What's the best time of day to check oil?

toyota
tundra

#21

That depends on whether one’s glass is half-full or half-empty.
:palm_tree::sunglasses::palm_tree:


#22

That Florida climate agrees with you CSA :slight_smile:


#23

It seems to agree with everybody here, no joke. Compared with people in my northern summer location where everybody walks around suffering from depression because of lack of sun, foul weather, long winters, etcetera, etcetera, (The actual medical name of the depression is SAD, an acronym for Seasonal Affective Disorder), causing most to be disgruntled, around here everybody is happy, as in just happy to be here. People are “gruntled” (to borrow a word coined by Michael from the TV show OFFICE).

The clerks in the stores are nicer, folks in the elevator are nicer, our neighbors are nice and friendly, drivers are more courteous and thoughtful, and the yard sales, consignment shops, thrift shops are unbelievably fun and lucrative. People just about give really nice quality stuff away! Sarasota Habitat for Humanity Re-Store is great.

Our building houses people from many states, Nebraska, Texas, California, New Jersey, New York, for example, and we all invite each other in our condos for drinks, snacks, B.S. and whatever. We’re all in paradise together.

It really is like waking up in paradise every morning and then it just gets better during the day.
Cool cars here and they love it, too!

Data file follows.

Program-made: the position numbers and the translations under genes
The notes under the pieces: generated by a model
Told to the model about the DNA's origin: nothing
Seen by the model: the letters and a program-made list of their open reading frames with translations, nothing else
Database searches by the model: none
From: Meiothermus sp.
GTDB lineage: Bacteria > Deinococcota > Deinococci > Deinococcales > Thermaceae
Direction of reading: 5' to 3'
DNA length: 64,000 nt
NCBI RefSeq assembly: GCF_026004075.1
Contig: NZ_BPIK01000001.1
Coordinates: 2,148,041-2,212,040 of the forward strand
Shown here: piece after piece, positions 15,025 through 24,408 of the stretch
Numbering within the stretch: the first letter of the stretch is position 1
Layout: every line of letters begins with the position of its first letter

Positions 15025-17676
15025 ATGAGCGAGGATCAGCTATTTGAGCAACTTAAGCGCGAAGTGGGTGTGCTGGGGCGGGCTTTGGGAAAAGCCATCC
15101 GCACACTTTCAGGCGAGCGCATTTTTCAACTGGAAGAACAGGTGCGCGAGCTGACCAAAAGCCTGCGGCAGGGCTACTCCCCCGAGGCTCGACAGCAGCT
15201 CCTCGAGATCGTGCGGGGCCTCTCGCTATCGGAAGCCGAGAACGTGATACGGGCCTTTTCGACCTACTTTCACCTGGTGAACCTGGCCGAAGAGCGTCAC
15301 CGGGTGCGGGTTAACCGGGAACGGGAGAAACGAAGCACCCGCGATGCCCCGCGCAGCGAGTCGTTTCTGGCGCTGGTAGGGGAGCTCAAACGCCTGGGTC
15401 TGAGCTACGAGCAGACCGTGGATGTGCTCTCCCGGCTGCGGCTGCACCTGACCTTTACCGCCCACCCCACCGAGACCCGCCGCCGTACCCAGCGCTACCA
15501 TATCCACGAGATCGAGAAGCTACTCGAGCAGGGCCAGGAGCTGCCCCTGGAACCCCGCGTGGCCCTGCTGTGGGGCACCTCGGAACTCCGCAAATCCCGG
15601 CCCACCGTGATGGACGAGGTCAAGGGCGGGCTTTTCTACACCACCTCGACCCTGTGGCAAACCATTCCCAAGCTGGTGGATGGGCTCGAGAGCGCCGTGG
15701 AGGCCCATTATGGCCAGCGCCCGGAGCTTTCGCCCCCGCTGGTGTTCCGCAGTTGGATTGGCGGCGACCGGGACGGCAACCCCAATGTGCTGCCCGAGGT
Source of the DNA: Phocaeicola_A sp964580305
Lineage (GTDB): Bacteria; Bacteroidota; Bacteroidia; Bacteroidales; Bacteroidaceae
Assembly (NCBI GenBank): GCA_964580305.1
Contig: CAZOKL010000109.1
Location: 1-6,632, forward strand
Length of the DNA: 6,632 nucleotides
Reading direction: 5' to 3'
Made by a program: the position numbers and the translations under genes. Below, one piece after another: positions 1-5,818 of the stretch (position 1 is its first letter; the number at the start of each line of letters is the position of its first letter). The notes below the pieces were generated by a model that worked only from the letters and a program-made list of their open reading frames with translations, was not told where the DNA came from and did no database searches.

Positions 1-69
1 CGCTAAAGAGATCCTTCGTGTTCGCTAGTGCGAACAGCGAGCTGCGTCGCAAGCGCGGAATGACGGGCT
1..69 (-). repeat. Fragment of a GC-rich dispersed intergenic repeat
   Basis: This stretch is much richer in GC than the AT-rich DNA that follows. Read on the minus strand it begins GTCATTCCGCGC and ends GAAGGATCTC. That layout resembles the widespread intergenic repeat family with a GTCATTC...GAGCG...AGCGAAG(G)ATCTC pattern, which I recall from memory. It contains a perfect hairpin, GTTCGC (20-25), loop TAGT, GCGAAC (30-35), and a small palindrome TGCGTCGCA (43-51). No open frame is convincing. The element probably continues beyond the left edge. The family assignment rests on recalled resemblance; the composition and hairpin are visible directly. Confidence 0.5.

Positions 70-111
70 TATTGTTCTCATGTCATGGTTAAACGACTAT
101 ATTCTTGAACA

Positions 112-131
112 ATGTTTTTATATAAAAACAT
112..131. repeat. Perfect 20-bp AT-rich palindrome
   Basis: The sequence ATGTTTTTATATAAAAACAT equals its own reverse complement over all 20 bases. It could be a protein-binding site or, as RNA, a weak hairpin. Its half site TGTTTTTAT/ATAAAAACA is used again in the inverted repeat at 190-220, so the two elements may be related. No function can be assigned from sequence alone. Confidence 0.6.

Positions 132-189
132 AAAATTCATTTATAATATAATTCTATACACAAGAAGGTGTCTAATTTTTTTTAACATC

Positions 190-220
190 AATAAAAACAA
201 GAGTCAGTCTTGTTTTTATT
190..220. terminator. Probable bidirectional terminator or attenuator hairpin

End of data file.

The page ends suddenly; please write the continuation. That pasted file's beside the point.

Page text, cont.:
CSA :palm_tree::sunglasses::palm_tree:


#24

In the late 1970’s an engineer friend of mine from Colorado moved to Boca Rotan to work on the original IBM personal computer development. He eventually moved back to Colorado, but has a wistful look in his eye when peering east … lol …


#25

Don’t stay too late, CSA, you might get the summer version of SAD in Florida.


#26

The dipstick bottom side on my Kia Forte 2.4L is pressed against the mouth of the tube by the curvature of the tube. The oil is partially wiped off and gives no usable reading. I guess I could turn the stick over and take a second reading but then the bottom of the stick would be the top! What a terrible dilemma! NOT!!!


#27

I think you’re overthinking this. Since my driveway is on an incline, I get false readings when I check the fluids at home. Therefore, I now check mine when I buy fuel.

Do what’s easier for you. It’s not going to make a significant difference; a dipstick is not a precision instrument.


#28

Actually, it does if you say “period” and “comma” while you’re dictating.


#29

Thanks, I won’t. Right now at the northern location there is Winter Storm Warning continuing and the snow just keeps on piling up! All the schools are closed, most businesses are too, vehicles are getting stuck and blocking roads and snow plows are running off roads while trying to keep up with it.

It is not really suitable for people or motor vehicles there yet, so we and our vehicle are staying put for a while. My golf leagues there begin on May 1, but it’s not going to happen this spring. After snow there’s the melting and frost coming out of the ground and it becomes monsoon season at the golf course for a while and the river running through overflows its banks. My golf partner is hunkered down in the Florida panhandle and we’ll both get back there when we get back there.

My wife wants that weather to continue because it means she’s staying here longer.

I have had a couple local workers here tell me that, “You don’t want to be here in the summer!” However, my friend in Clearwater has lived here for 32 years and doesn’t mind it. I guess it depends on whether you can work inside or not. He was a pilot and worked “indoors.”

:palm_tree::sunglasses::palm_tree:


#30